On Being Slandered

Ruth Davidar Paul   |   November 20, 2023 

Even as I write this, I feel somewhat embarrassed. It's almost like I'm making a big deal out of nothing. Like I'm a whiny child. I feel I ought not to let it affect me. To be the bigger person and forgive and forget and all that jazz. 

So why am I letting petty problems occupy so much mind space? Why am I even writing about this?

Well, there are two reasons, to be honest.

First, to get it out in the open so that it loses its sting.

And second, I want to share some lessons I'm learning so that they might be valuable to others. There are some perspectives I've been shown which are quite eye-opening, to say the least.

So, to set context without any frippery. 

Someone said things about me—untrue and primarily their interpretation of my motives. There were things said about my family as well. Again, all untrue and hurtful. I heard bits and pieces from others and more from what was left unsaid but expressed through the embarrassed glances that were exchanged. And it hurt. 

It was painful to be maligned and disparaged. To face so much hostility when I've never done or said anything to hurt the other person. It was unfair and unjust.

So, I did what any good Christian does. I went to the Lord to lick my wounds—hoping and expecting comfort and molly-coddling. I deserved it, I thought. I wanted to hear about God punishing the unrighteous, raining down wrath, and me being vindicated (spectacularly, I was hoping!). 

So, to my eternal surprise, the first thing I read was this gem:

For what credit is it if, when you sin and are beaten for it, you endure? But if when you do good and suffer for it you endure, this is a gracious thing in the sight of God. For to this you have been called, because Christ also suffered for you, leaving you an example, so that you might follow in His steps. He committed no sin, neither was deceit found in His mouth. When He was reviled, He did not revile in return; when He suffered, He did not threaten, but continued entrusting Himself to Him who judges justly. 

‭‭1 Peter‬ ‭2:20‭-‬23‬ ‭(emphasis mine)

It's rather a rude shock if you ask me. These were no gentle words of comfort. 

I think the first thing that struck me was the word "endure." To do good and suffer with endurance was something that gave God glory. He was not sitting up there waiting to solve my problems. Instead, He wanted me to use the problems as opportunities to praise Him.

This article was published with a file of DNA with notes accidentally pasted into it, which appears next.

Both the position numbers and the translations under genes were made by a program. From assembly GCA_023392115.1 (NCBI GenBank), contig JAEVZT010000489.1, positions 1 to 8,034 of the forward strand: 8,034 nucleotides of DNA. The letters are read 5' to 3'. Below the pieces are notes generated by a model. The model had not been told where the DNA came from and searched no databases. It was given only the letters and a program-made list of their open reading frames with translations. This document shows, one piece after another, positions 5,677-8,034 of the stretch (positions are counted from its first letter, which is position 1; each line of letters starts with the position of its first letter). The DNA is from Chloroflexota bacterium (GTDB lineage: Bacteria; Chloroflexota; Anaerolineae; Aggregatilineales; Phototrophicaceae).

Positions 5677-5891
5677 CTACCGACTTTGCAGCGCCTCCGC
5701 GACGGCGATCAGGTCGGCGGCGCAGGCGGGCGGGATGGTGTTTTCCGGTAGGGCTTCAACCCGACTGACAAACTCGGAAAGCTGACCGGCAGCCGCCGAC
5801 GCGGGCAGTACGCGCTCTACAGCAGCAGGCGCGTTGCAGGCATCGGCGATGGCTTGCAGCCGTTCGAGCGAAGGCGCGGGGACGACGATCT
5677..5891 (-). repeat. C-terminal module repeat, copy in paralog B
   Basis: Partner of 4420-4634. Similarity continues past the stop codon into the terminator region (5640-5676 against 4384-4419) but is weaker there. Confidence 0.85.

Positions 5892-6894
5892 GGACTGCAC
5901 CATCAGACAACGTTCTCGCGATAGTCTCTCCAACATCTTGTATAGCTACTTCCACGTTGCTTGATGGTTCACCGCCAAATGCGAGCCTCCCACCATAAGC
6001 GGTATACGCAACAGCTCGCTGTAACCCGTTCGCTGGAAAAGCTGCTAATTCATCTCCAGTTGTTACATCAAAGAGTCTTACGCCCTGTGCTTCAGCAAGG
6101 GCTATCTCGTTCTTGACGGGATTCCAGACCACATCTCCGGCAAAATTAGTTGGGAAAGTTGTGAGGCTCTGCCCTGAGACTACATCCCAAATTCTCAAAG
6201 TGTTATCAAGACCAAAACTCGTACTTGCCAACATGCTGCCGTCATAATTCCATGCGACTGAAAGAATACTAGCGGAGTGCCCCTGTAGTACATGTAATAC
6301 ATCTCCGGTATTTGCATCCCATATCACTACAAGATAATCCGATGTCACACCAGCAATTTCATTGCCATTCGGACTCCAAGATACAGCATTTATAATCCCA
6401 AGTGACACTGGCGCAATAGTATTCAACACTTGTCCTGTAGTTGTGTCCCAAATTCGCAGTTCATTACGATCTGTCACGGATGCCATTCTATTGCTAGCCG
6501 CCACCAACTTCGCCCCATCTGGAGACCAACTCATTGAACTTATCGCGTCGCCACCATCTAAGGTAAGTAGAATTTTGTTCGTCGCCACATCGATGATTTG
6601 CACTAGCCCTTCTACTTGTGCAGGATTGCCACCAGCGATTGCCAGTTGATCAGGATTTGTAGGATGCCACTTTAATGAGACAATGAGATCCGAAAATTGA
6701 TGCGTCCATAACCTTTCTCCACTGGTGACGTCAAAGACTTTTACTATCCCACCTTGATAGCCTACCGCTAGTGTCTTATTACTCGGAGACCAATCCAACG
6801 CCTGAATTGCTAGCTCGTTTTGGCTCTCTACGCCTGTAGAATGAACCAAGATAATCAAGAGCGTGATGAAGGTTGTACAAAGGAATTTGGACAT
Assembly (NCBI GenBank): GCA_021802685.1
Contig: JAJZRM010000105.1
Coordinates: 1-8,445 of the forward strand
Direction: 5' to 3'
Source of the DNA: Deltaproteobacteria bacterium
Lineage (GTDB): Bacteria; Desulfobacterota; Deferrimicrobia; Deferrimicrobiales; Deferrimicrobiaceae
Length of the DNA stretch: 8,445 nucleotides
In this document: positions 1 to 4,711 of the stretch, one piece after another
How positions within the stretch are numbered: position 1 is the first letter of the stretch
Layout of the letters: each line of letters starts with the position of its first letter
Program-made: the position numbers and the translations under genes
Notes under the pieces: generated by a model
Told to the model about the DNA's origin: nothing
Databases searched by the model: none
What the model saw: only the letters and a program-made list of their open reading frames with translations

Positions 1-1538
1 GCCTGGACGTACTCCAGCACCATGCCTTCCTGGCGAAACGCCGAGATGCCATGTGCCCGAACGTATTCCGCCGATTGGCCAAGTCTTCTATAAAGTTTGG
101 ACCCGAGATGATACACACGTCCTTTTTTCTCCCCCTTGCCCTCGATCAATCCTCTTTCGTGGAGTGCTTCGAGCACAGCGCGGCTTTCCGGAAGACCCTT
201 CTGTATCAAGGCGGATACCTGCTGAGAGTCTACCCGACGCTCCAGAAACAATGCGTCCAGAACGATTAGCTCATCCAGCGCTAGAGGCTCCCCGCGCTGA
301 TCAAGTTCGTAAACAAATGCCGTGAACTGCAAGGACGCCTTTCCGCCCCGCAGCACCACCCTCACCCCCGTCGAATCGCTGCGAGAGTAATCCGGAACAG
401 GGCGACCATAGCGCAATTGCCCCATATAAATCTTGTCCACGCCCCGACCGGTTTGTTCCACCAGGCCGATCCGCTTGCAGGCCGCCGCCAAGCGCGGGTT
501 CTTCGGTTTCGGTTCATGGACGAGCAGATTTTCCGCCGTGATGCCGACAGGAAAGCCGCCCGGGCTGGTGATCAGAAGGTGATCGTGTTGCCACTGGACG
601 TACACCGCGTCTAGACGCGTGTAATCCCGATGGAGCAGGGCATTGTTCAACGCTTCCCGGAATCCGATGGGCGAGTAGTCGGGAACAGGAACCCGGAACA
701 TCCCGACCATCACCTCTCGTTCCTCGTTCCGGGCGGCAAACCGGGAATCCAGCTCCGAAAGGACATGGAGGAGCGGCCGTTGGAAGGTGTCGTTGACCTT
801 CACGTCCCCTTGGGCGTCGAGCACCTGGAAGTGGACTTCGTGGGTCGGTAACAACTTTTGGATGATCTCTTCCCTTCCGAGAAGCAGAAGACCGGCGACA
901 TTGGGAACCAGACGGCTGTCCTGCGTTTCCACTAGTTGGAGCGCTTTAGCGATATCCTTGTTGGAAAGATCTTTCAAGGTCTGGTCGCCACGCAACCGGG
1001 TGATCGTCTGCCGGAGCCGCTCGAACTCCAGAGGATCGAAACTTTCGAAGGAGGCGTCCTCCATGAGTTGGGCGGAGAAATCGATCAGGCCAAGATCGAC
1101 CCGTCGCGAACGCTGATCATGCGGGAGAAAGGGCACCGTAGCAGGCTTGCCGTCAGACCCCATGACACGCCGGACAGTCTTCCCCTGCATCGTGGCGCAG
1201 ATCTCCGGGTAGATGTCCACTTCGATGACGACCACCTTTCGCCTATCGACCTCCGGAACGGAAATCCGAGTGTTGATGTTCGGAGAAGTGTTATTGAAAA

Also, the phrase "for to this you have been called'" stopped me in my tracks. I realised (with a sinking feeling) that there was no cavalry riding in to save the day. This was it. I had been called to this.

I think that seemed to give it more weight, raising it to a more noble level. Especially when I saw the parallels the Lord was drawing between the example He had already set. Jesus suffered this. So could I. Jesus endured this. So could I. Did He complain? Did He whine? Nope. This, here, was my blueprint.

Anyway, a few weeks passed, and I thought I had a handle on this. I felt I had learned my lesson and was being the bigger person here.

But, embarrassingly, when I heard more maligning of my character, I was back to square one! I had done nothing to provoke this slander. I could not understand why this person held me in such contempt and was so hostile towards me.

That's when I read the next set of verses that were like being douched in cold water!

Consider Him who endured from sinners such hostility against Himself, so that you may not grow weary or fainthearted…It is for discipline that you have to endure. God is treating you as sons. For what son is there whom his father does not discipline?...For the moment all discipline seems painful rather than pleasant, but later it yields the peaceful fruit of righteousness to those who have been trained by it.

‭‭Hebrews‬ ‭12:3, 7, 11‬ (emphasis mine)

"Consider Him". Just that. I needed to turn my eyes to Jesus. And see all that He endured. The words "hostility against Himself" suddenly took on a new depth of meaning. I began to feel some small measure of the hurt and pain Jesus felt at being lied about and facing the hostility of others. He bore the soul-crushing agony of being misunderstood and misrepresented without trying to give clarifications. He endured.

And then the cherry on the top had to be the answer to my "why." "It is for discipline you have to endure", pretty straightforward—no waffling and mincing words. 

Yet the awareness that the Lord himself agreed that I didn’t have to find this a pleasurable experience was comforting. He understood my pain. He saw my bewilderment. He heard my unhappiness. But He also told me to straighten up and begin training in earnest. To stop licking my wounds and feeling sorry for myself. And as my husband would not-so-delicately put it—to stop being a wuss!

Perhaps not the words I wanted to hear, but the ones I needed to.

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Ruth Davidar Paul is a freelance editor, writer, and recently, an artist. She has lived in several cities across India and currently calls Chennai home, where she lives with her husband Abhishek and their children Abigail, Jordan, and Amy. She blogs at https://inkhorn.home.blog/ and paints @quaintstains on Instagram.

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